I don’t know why I went into a sudden R.E.M. phase a few weeks back but it could have to do with the fact that a colleague had acquired their new box set of re-mastered (with bonus and live tracks) versions of their first three albums—Murmur, Reckoning and Fables of Reconstruction. I dusted off my old R.E.M. studio albums, all 14 of them, and began listening to them after ages. Then I tried buying that box set but I still haven’t located a music shop that has it.
I became an R.E.M. fan fairly late, getting to properly listen to Murmur only in 1991 on a cassette recorded for me off a friend’s vinyl. Since then, I’ve collected all of their studio albums and few live ones. I like R.E.M. cooked in the studio rather than live, although they are one of the big arena-filling type of band. Their studio albums have always appealed to me more. I like Peter Buck’s guitar style, Michael Stipe’s low key vocals and the often mysterious lyrics (those also depend on whether you can make out all of what Stipe is saying in his characteristic muffled manner).
As I kept listening to their studio discography, I realised that I liked all of their albums. The early trio that has been re-mastered, of course, but also the more recent ones, including 2008’s Accelerate and 2004’s Around The Sun, which has some fine songs, including Leaving New York, which I like a lot. When New Adventures in Hi-Fi came out in the mid-1990s, I initially didn’t care much for it. But now, years later, I can’t seem to get enough of the new techniques and influences, including jazz, which the album is replete with. It also has Patti Smith on backing vocals on at least one lovely track, E-bow The Letter. I heard so much R.E.M. over those couple of weeks that a chap singing R.E.M. songs started appearing in my dreams. Clearly, I was overdosing on the band and decided to put all of those old albums away and delete the playlist that I’d created on my iPod.
That’s when out popped Oh, My Heart, a new single from R.E.M.’s forthcoming album, Collapse Into Now, which is expected in March. Oh, My Heart is a fine song, which recalls and is dedicated to New Orleans. Stipe sounds sweet and quiet and splendid. If this is the sound of their new album, we are all in for a treat. I also read that not only is Patti Smith on the album again but so is Eddie Vedder of Pearl Jam, another band that I discovered and almost instantly liked in the early 1990s (Caveat: I don’t know about other Pearl Jam fans but 2009’s Backspacer from Pearl Jam didn’t do it for me, though).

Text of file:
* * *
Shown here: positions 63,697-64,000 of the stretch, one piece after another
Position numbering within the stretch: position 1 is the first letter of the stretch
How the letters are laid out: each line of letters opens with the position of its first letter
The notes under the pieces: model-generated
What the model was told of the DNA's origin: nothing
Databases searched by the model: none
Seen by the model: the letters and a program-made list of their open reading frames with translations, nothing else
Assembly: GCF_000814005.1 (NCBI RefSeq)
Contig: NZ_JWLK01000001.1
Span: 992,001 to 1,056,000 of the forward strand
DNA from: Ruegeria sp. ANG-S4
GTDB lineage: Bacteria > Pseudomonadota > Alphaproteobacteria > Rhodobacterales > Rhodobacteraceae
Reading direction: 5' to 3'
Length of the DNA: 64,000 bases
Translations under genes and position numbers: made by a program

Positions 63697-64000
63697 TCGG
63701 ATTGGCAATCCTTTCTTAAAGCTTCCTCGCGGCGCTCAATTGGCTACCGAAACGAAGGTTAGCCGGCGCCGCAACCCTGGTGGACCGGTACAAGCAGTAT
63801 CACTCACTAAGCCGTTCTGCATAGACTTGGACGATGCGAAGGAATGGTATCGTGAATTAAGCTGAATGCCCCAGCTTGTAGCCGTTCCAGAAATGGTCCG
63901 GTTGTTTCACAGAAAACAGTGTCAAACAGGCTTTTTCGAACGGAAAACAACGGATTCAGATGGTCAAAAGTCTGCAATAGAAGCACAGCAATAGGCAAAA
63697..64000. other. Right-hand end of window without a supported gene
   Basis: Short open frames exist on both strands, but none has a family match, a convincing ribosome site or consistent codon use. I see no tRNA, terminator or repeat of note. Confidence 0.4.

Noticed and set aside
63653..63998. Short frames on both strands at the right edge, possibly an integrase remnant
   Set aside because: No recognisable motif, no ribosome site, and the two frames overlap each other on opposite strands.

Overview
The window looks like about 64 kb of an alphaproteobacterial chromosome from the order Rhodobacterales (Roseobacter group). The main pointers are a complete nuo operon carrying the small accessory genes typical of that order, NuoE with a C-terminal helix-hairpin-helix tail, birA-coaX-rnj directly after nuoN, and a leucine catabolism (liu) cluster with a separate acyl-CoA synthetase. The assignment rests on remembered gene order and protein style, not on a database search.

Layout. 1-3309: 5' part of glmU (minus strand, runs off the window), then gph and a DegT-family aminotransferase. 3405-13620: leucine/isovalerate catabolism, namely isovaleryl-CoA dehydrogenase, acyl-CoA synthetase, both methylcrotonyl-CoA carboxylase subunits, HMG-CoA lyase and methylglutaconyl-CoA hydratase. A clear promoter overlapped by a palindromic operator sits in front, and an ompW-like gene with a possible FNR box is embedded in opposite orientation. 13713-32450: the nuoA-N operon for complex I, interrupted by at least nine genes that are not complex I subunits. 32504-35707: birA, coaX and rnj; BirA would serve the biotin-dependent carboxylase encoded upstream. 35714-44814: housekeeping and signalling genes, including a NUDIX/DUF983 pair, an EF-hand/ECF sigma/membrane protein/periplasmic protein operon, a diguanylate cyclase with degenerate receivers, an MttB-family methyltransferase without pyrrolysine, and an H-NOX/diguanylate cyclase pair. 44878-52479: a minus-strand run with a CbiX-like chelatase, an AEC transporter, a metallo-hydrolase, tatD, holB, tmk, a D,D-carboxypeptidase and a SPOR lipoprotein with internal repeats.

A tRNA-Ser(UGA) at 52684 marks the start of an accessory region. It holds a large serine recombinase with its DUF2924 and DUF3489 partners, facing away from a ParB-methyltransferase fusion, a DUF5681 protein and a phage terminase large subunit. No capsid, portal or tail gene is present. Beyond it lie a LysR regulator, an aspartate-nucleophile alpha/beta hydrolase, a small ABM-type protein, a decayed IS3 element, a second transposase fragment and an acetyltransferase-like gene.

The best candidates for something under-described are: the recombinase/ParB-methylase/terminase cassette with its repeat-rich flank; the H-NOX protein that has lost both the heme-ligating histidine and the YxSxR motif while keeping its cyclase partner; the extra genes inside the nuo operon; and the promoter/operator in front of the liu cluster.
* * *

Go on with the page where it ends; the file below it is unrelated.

While R.E.M.’s new album will be eagerly awaited, I am looking forward to a few other expected releases. Such as Bright Eyes, the American indie-folk band that is fronted by singer-songwriter and guitarist, Conor Oberst. Their forthcoming album is called The People’s Key and a track from it, Shell Games, is available for free download on the net. Conor Oberst has, along with his co-band member Mike Mogis as well as My Morning Jacket’s Jim James and singer-songwriter M. Ward, recorded and performed as part of the engaging folk-rock supergroup, Monsters of Folk. If you like your music to be brooding at times and with a dash of anguish, Bright Eyes are your band.
I’m also looking forward to the new album from Canadian indie-rockers, Destroyer. I really enjoyed their 2008 full-length, Trouble In Dreams. Fronted by singer-songwriter Dan Bejar, Destroyer makes music that is quite clearly influenced by early US lo-fi bands such as Guided By Voices and Pavement. Destroyer’s new album will be called Kaputt. Nice name. But what has excited me most in the very first few weeks of 2011 is called Zamrock. I discovered Zamrock,
which is actually psychedelic rock music of the 1970s from—and here’s the thing—Zambia. I heard a track called Dark Sunrise by Rikki Ililonga and was blown away. It’s psychedelic rock with unapologetic guitar riffs, keyboard calisthenics and punchy basslines. Sadly, many of the Zambian rockers of that era died, many of them felled by the AIDS epidemic that had devastated the country. But there are modern day curators who are re-discovering their music and re-issuing albums. As soon as I finish writing this column, I’m going to get on the Internet and score some Zamrock. I suggest you do that too. It is pure gold.